The English do not know how to cook. Simple. So, what do they do for food? They invented some tools which help them half cook their food, namely, the toaster and the oven. Breakfast time is the most crowded time in CP office. After all, thats the only meal where you would get some recognizable form of food – bread, english muffins, bagels. There is an assortment of breads, jams, spreads and syrups kept on the table. You can help yourself to any of them.
I developed the habit of having toast every morning after coming to England. The toaster in our office is the most used and lively machine. 🙂 Its kind of moody. It does what it feels like. I would have a meeting at 10, reach office at 9:45, rush to the toaster at 9:47, put in two slices of bread and wait – knife in hand to spread the strawberry jam. The toaster would sense my urgency, smile to itself and return the bread untoasted! Then I would have to put it through again. Time 9:50 AM. It would again smile to itself and return the slices – this time burnt! Well, whatever, I would spread the jam and butter or chocolate spread and pay at the counter – time 9:55 AM. And then rush upstairs to the lift. 9:57 at my desk. Open laptop get connected, 9:59 in the meeting. "Aw, burnt toast", my client would say. My standard reply, "You know the toaster downstairs." We would exchange meaningful smiles.
So, what was it about the toaster at CP office? There is a board on top of it which says Do not adjust the heat of the toaster. Only speed can be regulated. But people will always be people and they like to meddle with things that ought not to be meddled in. Machines, when fiddled with behave in strange fashions. They work beyond the logic with which they were designed. In human interest, it would be better to either discard such machines or accept them as they are. But complaining doesnt help. It is funny but true that people kind of associate themselves with machines – its like how your car or bike will listen to you and how your burner will heat evenly. Even pieces of steel have behavior patterns and work for particular hands.
To continue with the toaster, when I did not have the meeting at 10 O’ clock, my ears would be open. Someone would be commenting, "The toaster is not toasting at all. Wonder why its called a toaster." And they would come up with all kinds of wierd names. The best so far has been to name it "Machine". Some think that they know toaster mechanics. So, they would try to adjust the knobs and try to arrive at the right combination of heat and speed day after day to no avail. One of my toaster mates would say "My slice ran 3 laps today morning to get toasted." Some used to get very frustrated and in frustration issue out very unmeaningful words. Some would say "There it goes again." It was an ideal place for casual dialogue and venting one’s feelings. People preferred that it worked improperly, for a proper toaster doesnt add spice to breakfast time. One day they removed the toaster for repairs. And people felt as though a friend had gone away. I heard comments like "Oh, he ll back tomorrow. I bet they cant repair him." "That toaster can NEVER be repaired." and "Oh, he was fine as he was. Why do they need to repair? You just needed to run your slice through twice or thrice." True to their feelings, the toaster was back the next day. People welcomed it by placing more load on it than ever and it responded throwing even fiercer tantrums than before. But people loved it and enjoyed it. No one can repair anything that didnt want to be repaired. Then life goes on as normal.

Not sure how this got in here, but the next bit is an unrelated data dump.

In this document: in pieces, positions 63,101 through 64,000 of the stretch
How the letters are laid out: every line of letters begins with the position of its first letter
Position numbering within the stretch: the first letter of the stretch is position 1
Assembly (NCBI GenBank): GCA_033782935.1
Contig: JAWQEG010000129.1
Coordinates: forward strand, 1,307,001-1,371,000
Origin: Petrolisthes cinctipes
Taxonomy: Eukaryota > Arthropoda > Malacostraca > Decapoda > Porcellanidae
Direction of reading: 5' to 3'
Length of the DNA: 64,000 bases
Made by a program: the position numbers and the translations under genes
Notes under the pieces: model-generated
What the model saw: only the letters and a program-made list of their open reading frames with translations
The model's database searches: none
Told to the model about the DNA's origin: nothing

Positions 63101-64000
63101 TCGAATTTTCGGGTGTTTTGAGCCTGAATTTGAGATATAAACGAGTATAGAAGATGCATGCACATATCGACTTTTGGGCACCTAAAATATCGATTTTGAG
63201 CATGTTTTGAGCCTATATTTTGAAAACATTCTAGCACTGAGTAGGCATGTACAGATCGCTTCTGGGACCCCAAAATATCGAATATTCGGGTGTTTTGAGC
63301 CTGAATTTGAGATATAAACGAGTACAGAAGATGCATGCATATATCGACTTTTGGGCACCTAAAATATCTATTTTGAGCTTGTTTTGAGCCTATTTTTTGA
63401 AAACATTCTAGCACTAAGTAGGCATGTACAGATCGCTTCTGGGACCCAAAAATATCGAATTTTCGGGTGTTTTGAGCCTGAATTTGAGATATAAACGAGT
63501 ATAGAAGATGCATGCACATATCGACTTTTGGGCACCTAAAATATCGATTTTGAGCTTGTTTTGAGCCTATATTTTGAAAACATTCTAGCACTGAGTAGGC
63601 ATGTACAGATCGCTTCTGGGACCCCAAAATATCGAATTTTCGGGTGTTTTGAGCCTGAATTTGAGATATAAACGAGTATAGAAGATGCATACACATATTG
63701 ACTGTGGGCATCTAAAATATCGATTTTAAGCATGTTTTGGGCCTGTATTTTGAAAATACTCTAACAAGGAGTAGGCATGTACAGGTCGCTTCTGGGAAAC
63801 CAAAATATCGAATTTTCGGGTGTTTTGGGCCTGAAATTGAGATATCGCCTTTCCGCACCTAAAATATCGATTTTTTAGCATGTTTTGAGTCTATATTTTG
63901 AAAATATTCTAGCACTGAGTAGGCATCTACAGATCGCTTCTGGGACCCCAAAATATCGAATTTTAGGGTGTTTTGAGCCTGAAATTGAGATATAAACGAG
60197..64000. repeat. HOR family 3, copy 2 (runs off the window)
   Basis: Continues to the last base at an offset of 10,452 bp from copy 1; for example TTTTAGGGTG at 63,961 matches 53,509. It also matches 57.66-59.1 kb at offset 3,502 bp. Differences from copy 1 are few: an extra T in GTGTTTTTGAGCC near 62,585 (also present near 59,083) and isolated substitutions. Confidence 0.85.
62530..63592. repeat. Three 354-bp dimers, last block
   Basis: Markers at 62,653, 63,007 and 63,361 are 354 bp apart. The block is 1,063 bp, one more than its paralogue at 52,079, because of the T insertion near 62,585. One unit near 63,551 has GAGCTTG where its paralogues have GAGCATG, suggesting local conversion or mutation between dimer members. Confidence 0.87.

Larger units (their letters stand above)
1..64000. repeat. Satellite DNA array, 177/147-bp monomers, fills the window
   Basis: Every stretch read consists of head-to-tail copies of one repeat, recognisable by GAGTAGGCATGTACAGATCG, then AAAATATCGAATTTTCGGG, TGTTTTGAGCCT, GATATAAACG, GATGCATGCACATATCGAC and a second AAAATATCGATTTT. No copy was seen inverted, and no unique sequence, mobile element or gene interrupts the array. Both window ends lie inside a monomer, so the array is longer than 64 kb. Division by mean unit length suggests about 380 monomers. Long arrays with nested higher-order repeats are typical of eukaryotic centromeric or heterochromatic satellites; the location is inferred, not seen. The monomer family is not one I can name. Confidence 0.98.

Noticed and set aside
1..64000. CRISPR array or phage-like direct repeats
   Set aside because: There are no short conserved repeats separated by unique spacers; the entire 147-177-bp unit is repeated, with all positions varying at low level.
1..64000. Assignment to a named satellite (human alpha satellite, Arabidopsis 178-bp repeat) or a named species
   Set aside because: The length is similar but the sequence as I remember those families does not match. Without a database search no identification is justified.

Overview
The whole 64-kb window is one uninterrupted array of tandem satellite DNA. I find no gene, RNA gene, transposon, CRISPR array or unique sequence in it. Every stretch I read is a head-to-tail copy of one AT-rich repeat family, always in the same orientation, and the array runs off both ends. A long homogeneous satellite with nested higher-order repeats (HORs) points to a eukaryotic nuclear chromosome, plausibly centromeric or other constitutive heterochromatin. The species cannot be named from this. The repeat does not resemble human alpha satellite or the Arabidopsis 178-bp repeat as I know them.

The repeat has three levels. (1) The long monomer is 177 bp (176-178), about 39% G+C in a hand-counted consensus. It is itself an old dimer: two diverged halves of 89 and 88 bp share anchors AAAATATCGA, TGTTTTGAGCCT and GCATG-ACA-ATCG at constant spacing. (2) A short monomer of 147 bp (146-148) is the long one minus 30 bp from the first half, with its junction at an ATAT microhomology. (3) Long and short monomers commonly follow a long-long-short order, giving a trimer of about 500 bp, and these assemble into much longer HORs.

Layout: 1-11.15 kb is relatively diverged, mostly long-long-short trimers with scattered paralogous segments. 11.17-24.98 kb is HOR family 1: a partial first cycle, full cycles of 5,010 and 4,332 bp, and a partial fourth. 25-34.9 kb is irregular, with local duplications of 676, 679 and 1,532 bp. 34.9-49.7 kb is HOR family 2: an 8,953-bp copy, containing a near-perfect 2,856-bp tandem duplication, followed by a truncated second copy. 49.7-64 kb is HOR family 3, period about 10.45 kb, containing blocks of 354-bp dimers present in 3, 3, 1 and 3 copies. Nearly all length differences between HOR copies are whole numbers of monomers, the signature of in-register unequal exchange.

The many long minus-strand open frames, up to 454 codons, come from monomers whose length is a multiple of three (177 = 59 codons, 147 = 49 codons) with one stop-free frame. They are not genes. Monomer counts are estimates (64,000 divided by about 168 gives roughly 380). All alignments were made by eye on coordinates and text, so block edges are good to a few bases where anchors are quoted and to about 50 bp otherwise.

One fine day, MS sends some guy from US who isnt used to any of this unmechanical life. He expects things to function and that too properly and that too in London City! Right from stepping in, he complains "This place is crazy." His second day in and he asks the receptionist where he can find breakfast and she directs him to the toaster. I like to think that she did it knowingly. Ok, fellow comes to the toaster and gets his toast returned to him as he entered it. He tries once more with the same result. He asks the guy at the cash counter who just says try again. 🙂 He starts thinking and applying logic, turns the knobs and turns off and on the toaster. He puts the slice in and it starts burning inside, I mean emitting real fire flames. He calls for help and people next to him blow it off. Then he says "There has got to be a setting that works. Why cant they just set it and like, you know, pull off all the knobs so it would just work perfectly fine?" I spit my water into my glass in laughter. One guy comes up to this fellow and says "Life buddy. Relax. Its breakfast, take your time, put your bread through the toaster, try a couple of times and you ll get it fine. Come on, try".
This guy looks as though he has heard a gospel from an apostle. Unwillingly, he enters the slice into the toaster and in one minute, perfect toast. Many of us exit the canteen with "There you go." and leaving the American looking at his perfect toast and the imperfect toaster.